"The station runs a Sunday night local show and promotes local music with a show every Wednesday or Thursday. They also have Robbie of the Goo Goo Dolls on Sunday night playing whatever he wants."
Bob Richards, program director of WUFX, started a major innovation with a Sunday night show called "Buffalo Lix," featuring live performances by local bands. Richards told the committee that this show "set a national precedent."
"We do not discriminate (bringing bands on the show) on the basis of format," Richards added. "The only criteria are that the band is local and the lyrical content is consistent with our policies. Hopefully, this gives you some idea of our commitment to local music. A show of this magnitude is indeed expensive."
Other comments from the study on local stations:
WBLK-FM: "The only time WBLK seems to show interest in a local group is when they have already become well-known. Only then are they invited to the studio for an interview."
WBUF-FM: "They should be commended for their variety, but where are the home-grown sounds?"
WKSE-FM: "Popular, Top 20, R & B with a little -- no, a lot -- of Meat Loaf thrown in. Predictable, safe . . . the epitome of dollar-focused radio. WKSE is a shining example of what Buffalo radio has become: embarrassing."
WMJQ-FM: "Nothing worth noting. (Part of) a programming web of classic rock, easy listening and tested winners from braver cities."
WNUC-FM: "Their entire motive is the profit motive. Nothing clever, interesting, creative or inventive. Canned like peas and carrots, bland and totally lacking in taste."
WUFO-AM: "A refreshing change of pace. Gospel, blues, contemporary R & B . . . "
WYRK-FM: "Appealing. Country music has definitely progressed for the better. Only complaint is no local music being played. What a shame."
Ken Johnson of WYRK, one of the most successful program directors in Buffalo, says: "I think it's great that the Common Council is interested in radio, but they have to realize that radio is a business and has to operate as a business.
"In radio, our product is music. We have to play the music that appeals to the widest possible audience so advertisers will buy air time. That's how we make our money and that's how we stay in business."
Local music airplay would not be a panacea for area bands, Johnson asserted. "In country music, the focus of this business is in Nashville. If you want to make it big and get your record played on stations across the country, you have to go to Nashville.
"The reality in Buffalo is there are no major recording companies and no major music publishing companies. I don't know if getting a local record played on Buffalo radio would make any difference. If you get it played here, who's going to hear it? The major players in country music are in Nashville, New York or L.A."
Johnson defends stations such as 97 Rock from critics, saying: "The only thing that they're guilty of is being what they have to be in order to survive in this radio market."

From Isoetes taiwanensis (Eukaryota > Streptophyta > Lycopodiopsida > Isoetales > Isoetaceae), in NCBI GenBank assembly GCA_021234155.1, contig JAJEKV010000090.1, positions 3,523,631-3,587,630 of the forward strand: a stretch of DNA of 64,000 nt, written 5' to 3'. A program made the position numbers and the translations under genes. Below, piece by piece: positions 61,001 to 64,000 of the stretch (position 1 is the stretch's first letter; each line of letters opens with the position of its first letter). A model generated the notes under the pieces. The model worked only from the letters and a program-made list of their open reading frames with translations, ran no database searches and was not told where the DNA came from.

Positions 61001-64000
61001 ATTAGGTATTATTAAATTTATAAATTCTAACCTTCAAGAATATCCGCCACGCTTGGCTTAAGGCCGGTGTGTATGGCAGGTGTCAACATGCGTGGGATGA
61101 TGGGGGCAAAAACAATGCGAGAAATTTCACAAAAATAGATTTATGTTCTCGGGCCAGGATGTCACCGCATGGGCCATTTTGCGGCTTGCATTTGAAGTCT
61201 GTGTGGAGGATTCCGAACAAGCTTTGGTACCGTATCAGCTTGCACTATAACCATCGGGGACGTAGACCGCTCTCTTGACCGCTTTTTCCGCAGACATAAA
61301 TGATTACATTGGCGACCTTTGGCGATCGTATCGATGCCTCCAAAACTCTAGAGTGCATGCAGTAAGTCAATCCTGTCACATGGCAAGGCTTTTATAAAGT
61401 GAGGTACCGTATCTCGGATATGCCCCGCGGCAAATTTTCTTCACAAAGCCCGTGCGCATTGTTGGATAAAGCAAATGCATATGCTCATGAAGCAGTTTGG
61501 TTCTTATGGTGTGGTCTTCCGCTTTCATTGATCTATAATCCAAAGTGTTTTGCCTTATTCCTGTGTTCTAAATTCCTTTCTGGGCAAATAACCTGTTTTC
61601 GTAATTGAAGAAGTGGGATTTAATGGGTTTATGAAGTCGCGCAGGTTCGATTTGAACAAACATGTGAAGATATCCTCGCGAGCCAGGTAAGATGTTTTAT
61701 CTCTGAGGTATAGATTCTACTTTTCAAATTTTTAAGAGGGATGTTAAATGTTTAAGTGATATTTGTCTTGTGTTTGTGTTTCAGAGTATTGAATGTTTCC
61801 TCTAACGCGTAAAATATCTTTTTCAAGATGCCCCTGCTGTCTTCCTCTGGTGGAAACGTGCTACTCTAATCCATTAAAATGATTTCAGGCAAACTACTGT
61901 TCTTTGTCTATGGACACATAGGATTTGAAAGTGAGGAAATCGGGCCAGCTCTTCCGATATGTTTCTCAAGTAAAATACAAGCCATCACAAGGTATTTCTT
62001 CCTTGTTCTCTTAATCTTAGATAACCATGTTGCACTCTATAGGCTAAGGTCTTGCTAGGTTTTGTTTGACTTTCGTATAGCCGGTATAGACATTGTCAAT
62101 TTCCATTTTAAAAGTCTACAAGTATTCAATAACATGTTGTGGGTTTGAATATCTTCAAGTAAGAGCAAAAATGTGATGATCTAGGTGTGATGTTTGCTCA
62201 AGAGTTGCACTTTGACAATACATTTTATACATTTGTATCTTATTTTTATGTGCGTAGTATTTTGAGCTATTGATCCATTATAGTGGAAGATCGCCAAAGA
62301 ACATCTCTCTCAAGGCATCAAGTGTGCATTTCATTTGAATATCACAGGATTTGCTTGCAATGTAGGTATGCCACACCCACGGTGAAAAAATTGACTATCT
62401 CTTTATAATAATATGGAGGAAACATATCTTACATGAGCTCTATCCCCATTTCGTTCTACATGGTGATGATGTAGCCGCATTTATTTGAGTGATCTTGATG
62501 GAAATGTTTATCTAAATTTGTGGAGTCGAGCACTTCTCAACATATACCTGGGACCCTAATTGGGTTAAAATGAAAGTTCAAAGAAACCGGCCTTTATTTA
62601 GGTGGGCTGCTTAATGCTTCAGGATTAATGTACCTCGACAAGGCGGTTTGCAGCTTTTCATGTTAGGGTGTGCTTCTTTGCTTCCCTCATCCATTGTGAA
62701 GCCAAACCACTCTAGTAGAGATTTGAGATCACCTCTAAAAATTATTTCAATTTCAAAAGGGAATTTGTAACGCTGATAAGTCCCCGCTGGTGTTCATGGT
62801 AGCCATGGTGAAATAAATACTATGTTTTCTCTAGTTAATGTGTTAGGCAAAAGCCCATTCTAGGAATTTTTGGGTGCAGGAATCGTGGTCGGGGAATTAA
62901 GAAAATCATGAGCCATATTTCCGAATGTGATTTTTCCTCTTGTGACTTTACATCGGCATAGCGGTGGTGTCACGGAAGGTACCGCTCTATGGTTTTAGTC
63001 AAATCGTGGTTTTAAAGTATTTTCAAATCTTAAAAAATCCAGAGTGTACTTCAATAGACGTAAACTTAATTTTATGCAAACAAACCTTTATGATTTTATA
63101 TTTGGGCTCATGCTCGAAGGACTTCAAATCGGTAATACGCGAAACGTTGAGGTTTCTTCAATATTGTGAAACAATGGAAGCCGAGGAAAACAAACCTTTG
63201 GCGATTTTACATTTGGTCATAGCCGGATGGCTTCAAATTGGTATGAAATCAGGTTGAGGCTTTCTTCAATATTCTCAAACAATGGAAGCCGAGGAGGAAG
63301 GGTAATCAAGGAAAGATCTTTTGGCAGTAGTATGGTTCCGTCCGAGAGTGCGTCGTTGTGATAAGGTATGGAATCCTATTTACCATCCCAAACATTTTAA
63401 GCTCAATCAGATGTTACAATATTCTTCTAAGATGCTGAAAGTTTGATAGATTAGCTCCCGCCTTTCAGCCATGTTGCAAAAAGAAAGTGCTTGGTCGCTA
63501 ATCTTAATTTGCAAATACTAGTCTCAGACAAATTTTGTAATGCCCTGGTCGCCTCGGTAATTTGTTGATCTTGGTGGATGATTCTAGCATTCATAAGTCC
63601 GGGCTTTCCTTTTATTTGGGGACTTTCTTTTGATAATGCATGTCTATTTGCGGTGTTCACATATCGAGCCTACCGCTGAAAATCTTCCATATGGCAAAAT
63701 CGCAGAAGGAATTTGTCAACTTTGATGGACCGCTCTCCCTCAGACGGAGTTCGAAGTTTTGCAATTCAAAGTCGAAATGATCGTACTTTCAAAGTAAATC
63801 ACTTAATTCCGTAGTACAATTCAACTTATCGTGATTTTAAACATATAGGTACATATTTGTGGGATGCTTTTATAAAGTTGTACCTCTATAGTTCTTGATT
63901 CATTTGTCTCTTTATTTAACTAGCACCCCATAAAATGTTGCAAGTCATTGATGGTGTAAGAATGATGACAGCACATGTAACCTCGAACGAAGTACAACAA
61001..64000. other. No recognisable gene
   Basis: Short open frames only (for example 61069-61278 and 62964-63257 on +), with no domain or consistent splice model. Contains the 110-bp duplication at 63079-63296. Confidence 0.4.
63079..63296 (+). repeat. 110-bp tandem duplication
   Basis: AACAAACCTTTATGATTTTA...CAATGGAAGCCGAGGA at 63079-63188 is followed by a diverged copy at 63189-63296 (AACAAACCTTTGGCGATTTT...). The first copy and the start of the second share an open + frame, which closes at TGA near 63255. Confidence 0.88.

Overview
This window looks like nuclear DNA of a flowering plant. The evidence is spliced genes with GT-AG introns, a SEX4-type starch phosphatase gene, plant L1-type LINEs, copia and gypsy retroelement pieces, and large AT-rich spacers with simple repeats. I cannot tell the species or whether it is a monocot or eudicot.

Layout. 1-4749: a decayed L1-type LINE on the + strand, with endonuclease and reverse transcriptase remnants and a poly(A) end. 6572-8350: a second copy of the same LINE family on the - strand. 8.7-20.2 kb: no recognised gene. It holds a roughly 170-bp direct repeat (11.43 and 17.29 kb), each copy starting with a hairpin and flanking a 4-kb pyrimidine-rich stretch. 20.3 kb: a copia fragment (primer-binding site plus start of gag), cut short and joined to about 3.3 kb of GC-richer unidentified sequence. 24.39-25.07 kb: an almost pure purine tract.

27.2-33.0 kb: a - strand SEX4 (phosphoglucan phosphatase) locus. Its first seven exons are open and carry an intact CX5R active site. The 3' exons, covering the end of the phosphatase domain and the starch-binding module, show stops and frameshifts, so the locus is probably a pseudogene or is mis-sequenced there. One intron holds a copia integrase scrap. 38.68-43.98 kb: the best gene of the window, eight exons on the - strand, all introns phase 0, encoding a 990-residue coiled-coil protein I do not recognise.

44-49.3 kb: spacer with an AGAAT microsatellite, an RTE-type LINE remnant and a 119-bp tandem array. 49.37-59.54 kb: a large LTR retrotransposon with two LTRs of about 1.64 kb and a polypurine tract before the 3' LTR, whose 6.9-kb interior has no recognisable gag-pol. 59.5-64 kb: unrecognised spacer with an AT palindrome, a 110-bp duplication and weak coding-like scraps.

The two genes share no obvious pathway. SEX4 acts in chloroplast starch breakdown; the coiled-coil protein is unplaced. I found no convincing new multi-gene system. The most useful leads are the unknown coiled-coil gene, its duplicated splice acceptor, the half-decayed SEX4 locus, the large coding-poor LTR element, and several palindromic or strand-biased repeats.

The argument about economic realities has long been a radio defense.
"They always say that. It's ridiculous," said Richard Jezewski, a member of the committee. "The reality of Buffalo radio is that it's still stuck in the dark ages."
The Radio Access Committee honored two stations for excellence in programming: WBNY-FM and WBFO-FM, both non-commercial stations.
On Tuesday in the Common Council chambers, representatives from both stations received the first Stan Szelest Awards, named in honor of the late Buffalo keyboard player.
"WBNY consistently puts out raw, unusual and fresh sounds in spite of a weak signal," the committee stated. "If only the commercial stations in Buffalo had half the gumption of this mighty midget."
The committee honored WBFO for setting "a great example of how local music can be integrated in a jazz format. . . . Local connections are proudly noted on air, and DJs solicit and announce news of upcoming gigs of interest to local jazz fans. Commercial program directors could learn a lot from WBFO's format."
The committee's report made the following recommendations for local radio:
"Local stations need to do a better job of clearly announcing songs and artists. This is especially true when local artists are featured, because listeners aren't likely to get too many chances to identify local songs. It is next to impossible to go out and buy a record if one can't identify it."
"Promote local gigs. It would take little effort for stations to maintain local club dates and announce them regularly."
"Put one local song in regular rotation. For a station not playing local music, a way to get started is to pick one of the many local releases available and play it in regular rotation throughout the week."
Those suggestions may never come to pass, but the committee believes Buffalo radio has to change. "We didn't do this report to hurt local radio. We hope we can help it," Franczyk said.
Rick Falkowski, who founded the Buffalo Music Awards, the area's most prestigious popular-music honors, is a committee member who wrote a history of Buffalo music in the report.
"Radio can shape the taste of the people," Falkowski wrote. "Radio helped make Buffalo a great entertainment city in the past and can do so again. However, the stations must be innovative and not program their music based only on advertising dollars and ratings.
"Everyone must work together for the future of entertainment, or the history of music in Buffalo will be just that -- history."
Falkowski knows what he's writing about. This year, for the first time in history, the Buffalo Music Awards were sponsored by a Canadian radio station. No station in Buffalo was interested.